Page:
But you shoudl also check out Arizona Dail Star’s PJ Brown where you should read the whole thing, but when Matt Wells talks about family, which can be a complete cliche in coaching circles, but for Yost, that’s part of who he is as a coach and as a husband and father.

Balance sounds much easier to do as an inside receivers coach or a quarterbacks coach. How does that work now that you are running the entire offense?

A: “Now, when I’m in the office, I go hard. I work hard, play hard. It’s the guy who gets the most out of his guys. I’m not as controlling as I used to be. I’m open to input and given the players more freedom.

“(Utah State) coach Matt Wells is about family. Today, it was my daughter’s 11th birthday and I had lunch with her and was back for our first practice for the bowl later. I did the same thing a week ago for my son’s ninth birthday. I go to church with my family every Sunday and have a lunch date with my wife every Monday during the season.

“I talk to the players about more than football. We talk about families and their girlfriends, etc. And I am more present with my family to them so they see it is important to me. They know my family and my wife makes cookies for them every Friday. They understand how I make it a priority. The job is important, yet when all is said and done, the biggest effect we have is on our family.”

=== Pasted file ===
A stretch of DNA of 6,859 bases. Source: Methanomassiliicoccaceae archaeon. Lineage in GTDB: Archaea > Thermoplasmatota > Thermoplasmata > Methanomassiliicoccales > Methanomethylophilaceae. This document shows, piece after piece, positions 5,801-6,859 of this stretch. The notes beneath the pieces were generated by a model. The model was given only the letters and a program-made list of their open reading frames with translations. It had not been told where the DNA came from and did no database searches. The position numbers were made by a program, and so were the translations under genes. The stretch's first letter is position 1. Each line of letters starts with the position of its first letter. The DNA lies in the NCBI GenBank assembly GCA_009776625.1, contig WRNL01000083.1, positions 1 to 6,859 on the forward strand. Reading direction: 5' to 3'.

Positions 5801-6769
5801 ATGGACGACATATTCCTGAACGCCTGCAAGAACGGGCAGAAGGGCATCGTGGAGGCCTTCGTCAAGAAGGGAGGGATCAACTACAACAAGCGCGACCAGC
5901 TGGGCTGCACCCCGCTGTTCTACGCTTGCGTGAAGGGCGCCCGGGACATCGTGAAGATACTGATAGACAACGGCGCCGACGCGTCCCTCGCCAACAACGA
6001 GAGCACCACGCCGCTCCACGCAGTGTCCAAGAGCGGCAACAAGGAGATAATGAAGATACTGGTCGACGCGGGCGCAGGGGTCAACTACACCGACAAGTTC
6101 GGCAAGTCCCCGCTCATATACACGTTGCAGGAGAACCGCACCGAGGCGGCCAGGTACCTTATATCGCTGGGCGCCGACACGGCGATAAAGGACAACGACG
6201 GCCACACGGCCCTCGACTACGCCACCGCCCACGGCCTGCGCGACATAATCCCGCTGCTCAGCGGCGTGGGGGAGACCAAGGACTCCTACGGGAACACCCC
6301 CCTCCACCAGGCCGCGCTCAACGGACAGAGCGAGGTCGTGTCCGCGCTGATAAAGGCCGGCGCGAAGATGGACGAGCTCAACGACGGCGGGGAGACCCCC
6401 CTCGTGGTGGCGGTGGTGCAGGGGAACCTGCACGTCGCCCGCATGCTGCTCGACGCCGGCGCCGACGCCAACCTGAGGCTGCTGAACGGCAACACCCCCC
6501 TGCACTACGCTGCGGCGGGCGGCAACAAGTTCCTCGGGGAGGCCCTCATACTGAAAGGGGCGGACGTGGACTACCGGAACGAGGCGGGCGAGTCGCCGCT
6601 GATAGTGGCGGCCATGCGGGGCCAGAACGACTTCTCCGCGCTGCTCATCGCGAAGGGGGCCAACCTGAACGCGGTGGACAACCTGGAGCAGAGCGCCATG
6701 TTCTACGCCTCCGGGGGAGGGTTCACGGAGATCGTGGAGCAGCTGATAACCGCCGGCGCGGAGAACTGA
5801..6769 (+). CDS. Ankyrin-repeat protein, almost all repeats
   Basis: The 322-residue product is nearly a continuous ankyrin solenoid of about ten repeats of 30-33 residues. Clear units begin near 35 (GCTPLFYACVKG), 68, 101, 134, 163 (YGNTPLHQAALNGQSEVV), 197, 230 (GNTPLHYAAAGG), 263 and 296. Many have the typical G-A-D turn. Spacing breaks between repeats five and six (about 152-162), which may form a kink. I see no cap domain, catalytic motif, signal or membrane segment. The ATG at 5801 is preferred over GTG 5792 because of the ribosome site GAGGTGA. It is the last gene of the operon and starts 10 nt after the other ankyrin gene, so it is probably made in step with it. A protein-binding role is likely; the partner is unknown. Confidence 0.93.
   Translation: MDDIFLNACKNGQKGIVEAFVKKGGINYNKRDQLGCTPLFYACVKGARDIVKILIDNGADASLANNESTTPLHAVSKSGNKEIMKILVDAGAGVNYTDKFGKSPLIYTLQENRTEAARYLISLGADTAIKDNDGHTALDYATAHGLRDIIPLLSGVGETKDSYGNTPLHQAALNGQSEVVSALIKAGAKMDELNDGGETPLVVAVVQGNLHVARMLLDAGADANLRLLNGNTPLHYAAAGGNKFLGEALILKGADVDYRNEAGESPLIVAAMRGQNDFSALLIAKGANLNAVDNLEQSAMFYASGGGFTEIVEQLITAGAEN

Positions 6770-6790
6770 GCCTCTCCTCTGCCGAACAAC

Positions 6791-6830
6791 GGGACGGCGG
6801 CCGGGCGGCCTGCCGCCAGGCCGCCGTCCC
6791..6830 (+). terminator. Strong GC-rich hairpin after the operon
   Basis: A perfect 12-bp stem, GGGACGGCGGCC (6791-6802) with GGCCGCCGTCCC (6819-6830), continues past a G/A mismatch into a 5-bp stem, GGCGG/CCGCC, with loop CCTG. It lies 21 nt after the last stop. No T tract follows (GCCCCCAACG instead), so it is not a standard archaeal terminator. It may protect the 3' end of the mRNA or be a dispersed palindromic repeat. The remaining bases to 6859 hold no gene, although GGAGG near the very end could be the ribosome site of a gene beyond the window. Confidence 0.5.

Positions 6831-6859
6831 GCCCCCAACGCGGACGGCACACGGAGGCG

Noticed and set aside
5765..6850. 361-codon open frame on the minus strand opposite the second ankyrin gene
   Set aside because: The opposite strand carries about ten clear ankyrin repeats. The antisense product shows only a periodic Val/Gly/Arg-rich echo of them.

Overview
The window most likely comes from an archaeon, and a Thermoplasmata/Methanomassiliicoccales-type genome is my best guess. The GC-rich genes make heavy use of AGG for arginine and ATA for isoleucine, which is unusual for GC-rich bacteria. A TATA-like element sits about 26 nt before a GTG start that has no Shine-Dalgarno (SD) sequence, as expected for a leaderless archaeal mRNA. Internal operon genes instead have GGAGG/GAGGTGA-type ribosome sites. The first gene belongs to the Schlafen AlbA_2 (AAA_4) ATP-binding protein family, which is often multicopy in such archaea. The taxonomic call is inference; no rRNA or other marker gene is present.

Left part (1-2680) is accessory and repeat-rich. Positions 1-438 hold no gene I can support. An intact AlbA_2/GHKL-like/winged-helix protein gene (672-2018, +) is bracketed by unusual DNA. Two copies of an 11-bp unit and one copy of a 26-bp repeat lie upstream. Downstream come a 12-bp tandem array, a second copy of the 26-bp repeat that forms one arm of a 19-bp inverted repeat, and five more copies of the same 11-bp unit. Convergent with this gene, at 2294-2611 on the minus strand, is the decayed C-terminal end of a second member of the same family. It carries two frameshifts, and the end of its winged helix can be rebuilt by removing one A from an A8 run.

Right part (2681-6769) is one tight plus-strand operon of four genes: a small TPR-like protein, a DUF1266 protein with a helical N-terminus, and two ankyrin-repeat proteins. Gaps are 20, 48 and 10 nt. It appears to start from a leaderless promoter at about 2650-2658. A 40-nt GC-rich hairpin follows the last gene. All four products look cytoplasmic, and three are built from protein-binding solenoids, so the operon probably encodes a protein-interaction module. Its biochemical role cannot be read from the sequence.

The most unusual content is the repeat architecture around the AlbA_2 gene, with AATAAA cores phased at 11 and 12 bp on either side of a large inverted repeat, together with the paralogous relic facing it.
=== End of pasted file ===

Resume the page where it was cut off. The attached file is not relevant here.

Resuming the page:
[Yost discusses the hair, which he says that he colors blonde, but does not perm and he’s had since his days in Missouri] . . . known a lot about Texas Tech, was here for a game on a Saturday night, looking at the history, it has been tremendous with Dykes, through Leach and all of the guys, Coach Wells it is about who you work for and work with, know what he’s getting every day, and the guys he’s going to let Yost putting around him, can’t wait to get started . . . was at Oregon and worked out Alan Bowman twice, in January and in the spring, tremendously talented, it is the off the field stuff, picked him up from the hotel, talked football and give him a snapshot of what he’s about, Bowman is a football junkie, we can give him a lot of responsibility . . . our tempo is the biggest difference, try to go as fast as we can every snap, a tempo team, stole at Oregon, how to communicate it, once we don’t go tempo, then we turn into more of a spread offense, when we look to the sideline, you’ll see a lot of “same as” and we have a plan and a process . . . our run game comes off of tempo, zone team and a gap team, attack what the defense does, we a tight end in our offense, he is as vital in the run and pass game, it is a spot that we are recruiting, but find guys that can stick at that position, we call runs to run the football, it gives us a 6th man advantage, it is what I learned at Missouri, we dictate when we run and couldn’t do that without the tight end . . . had 17 years with Pinkel, change personally, I decided that I did not do a good job of organizing my time, as a husband and a father, made a decision after 2012, told Pinkel that I quit, he respected my decision, still very close, Leach offered me to be a husband and father, a couple of years, I wanted to get back to quarterback, I left Missouri because I needed to be better with my family . . . you are not going into bare cupboards, we have guys up front, we have depth, quarterback like Alan, but it hasn’t been a one-man show, the talent at the receiver position, that’s what it comes down to, it’s not about plays, but about players we have tremendous talent . . . I talked to him (Antoine Wesley), we texted last night, be back on Monday for classes, we got to meet all of the other guys last night, we’re excited, whatever is best for him, if he is here, we’re going to have a lot of fun for him . . . the stuff that they’ve done before, they can look at my history and my offense’s history, offensive players want to see how they are going to fit in, those individuals goals will help us as an offense, we’re going to get them in space as much as we can, it is just a matter of how much we can get the football to them, have a lot of carry-over from before . . . he is going to be a head coach, when he called me at Oregon, he is all about setting the culture of the program and letting me do the offense, constantly working on the culture, you know what you are getting there is no gray in-between, it is always fair and straight across, we are all in this together . . . there is a guy now, D.T. he stood up there and said high and I said that’s what tight ends look like, as tall as we can get them and in the 240/250 range, we want them to be good at a few things, there are a couple of guys that also look like what tight ends look like, it is a vital position on our offense . . . we have select plays we run fast, we’re efficient at those plays, we expect those to be good plays to be in a good position, by having a few plays, we do them over and over, I’m into monotonous, we try not to over-coach, we do 6 things 10,000 times, not 10,000 things 6 times . . . last season we were 60% of the time, the year before we were a little under 50%, it comes down to what we are best at and what is best for our football team, we change our tempo based on the situation, we’re always pushing it as high as we can, we’ll run our best plays as fast as we can . . . we’re an 11 personnel team, we were in 11 personnel 96% of the snaps, our tight end, he can be split out as a receiver, as an in-line tight end, by the quarterback, we have all of that and what can that guy do, the more he can do, the more we can do . . . I’ve been lucky to be around talented guys, their work ethic and there has been tremendous quarterback play here, Chase Daniel always had a chip on his shoulder for not getting offered by Texas Tech, we tailor our offense to what our quarterback can do and our receivers, tight ends and offensive line can do, the offense has enough flexibility to tailor the offense about what he can do . . .